The University football team opened practice with what is without doubt one of the most brilliant backfields in the country, its one vulnerable point being the quarterback position. The material for this in comparison with the other three backs, has seemed rather poor; yet the immense improvement shown by Freedley and more particularly by Logan in the recent games, seems to indicate no lack of good generalship in the Princeton contest.
In the line, far more serious problems were encountered. One guard and one end seemed particularly weak, but these defects were largely remedied by the shift which placed Storer at the right wing, with Gilman filling the tackle position. The regular line is now intensely powerful on the defence, one through which no team yet played has been able to gain appreciably; on the offence it is not so good, seeming to lack somewhat the fighting punch even when well down in the enemies' territory.
No real test has yet been made of the University's strength. None of its scores have been close, and at no time has it been pushed to the limit. Teams heralded as powerful have not been able to withstand the University's onslaught--whether from their own inferiority or the University's excellence is a question which can best be settled after tomorrow's contest.
The season was opened in the most spectacular style when in the very first play of the first game--with Maine--Logan ran back a kickoff for a touchdown. The form shown in this contest, the score of which was 34 to 0, demonstrated that the men had already mastered fundamentals.
The following Saturday, Bates proved a much harder proposition, holding the University to 14 points. The work, though the field was soggy, was far from high class, being an almost complete reversal of form over the previous week.
On October 11, Williams sprung a rather surprisingly strong eleven, and although the game ended 23 to 3, the teams at the opening of the last quarter tied with one drop kick each. Near the end of the game, Williams's defence crumpled absolutely, allowing three touchdowns to be made in rapid succession by a substitute eleven.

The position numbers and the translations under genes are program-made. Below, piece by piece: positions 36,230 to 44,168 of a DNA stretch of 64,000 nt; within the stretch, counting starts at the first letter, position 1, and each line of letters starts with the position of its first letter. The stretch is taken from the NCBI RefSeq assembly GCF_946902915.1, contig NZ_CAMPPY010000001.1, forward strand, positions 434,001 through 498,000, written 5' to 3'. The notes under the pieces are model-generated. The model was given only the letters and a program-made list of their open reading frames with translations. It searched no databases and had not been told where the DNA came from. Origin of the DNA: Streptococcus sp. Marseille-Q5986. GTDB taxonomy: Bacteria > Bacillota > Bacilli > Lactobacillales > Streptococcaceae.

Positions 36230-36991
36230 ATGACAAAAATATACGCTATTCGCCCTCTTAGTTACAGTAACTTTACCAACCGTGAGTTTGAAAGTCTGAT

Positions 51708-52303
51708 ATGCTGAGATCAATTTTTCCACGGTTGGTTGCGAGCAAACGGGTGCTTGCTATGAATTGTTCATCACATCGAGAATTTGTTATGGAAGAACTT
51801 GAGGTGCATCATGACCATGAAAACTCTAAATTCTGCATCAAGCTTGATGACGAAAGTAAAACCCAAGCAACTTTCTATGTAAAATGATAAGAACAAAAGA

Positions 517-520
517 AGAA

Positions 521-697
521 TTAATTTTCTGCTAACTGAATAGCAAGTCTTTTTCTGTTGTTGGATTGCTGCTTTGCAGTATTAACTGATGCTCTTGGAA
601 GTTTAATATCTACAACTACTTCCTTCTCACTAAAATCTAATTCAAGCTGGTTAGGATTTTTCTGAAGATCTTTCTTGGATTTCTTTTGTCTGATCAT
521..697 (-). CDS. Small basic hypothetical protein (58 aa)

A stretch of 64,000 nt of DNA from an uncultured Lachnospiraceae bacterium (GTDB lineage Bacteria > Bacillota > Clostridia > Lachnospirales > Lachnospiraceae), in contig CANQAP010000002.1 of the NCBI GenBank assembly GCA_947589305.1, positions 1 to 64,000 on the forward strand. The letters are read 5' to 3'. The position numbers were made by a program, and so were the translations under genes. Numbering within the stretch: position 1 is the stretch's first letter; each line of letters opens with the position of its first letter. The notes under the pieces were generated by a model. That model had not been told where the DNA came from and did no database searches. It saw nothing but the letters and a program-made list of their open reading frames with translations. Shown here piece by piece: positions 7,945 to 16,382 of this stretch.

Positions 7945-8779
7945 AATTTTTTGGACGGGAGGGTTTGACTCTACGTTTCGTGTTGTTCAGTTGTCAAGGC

Holy Cross Easy Victim.
The Holy Cross game was an absolute walkaway, the visiting eleven being swamped under a 47 to 7 defeat. The University was irrisistible after the first few minutes of play, when Holy Cross made its touchdown by recovering a fumbled punt.
Pennsylvania State, secured at the eleventh hour to fill the vacancy caused by the cancellation of the Norwich game, put up a slightly better argument, allowing the University to score only 29 points. This margin does not, however, indicate the true conditions of the contest, for several times the brilliantly spectacular work of Miller, the Penn. quarter, made a score seem imminent.
Substitutes Made Weak Showing.
Cornell, played last Saturday, was also defeated by the comfortable score of 23 to 6. The game conclusively demonstrated one fact,--that the University's substitute material cannot be compared with the regular line-up. While the regulars opposed it, the Cornell aggregation was never within striking distance of the goal; but against the substitutes in the last quarter it was able to tear through on straight line plays from the 37-yard line for a touchdown. In other respects, however, the showing of the University eleven was distinctly encouraging.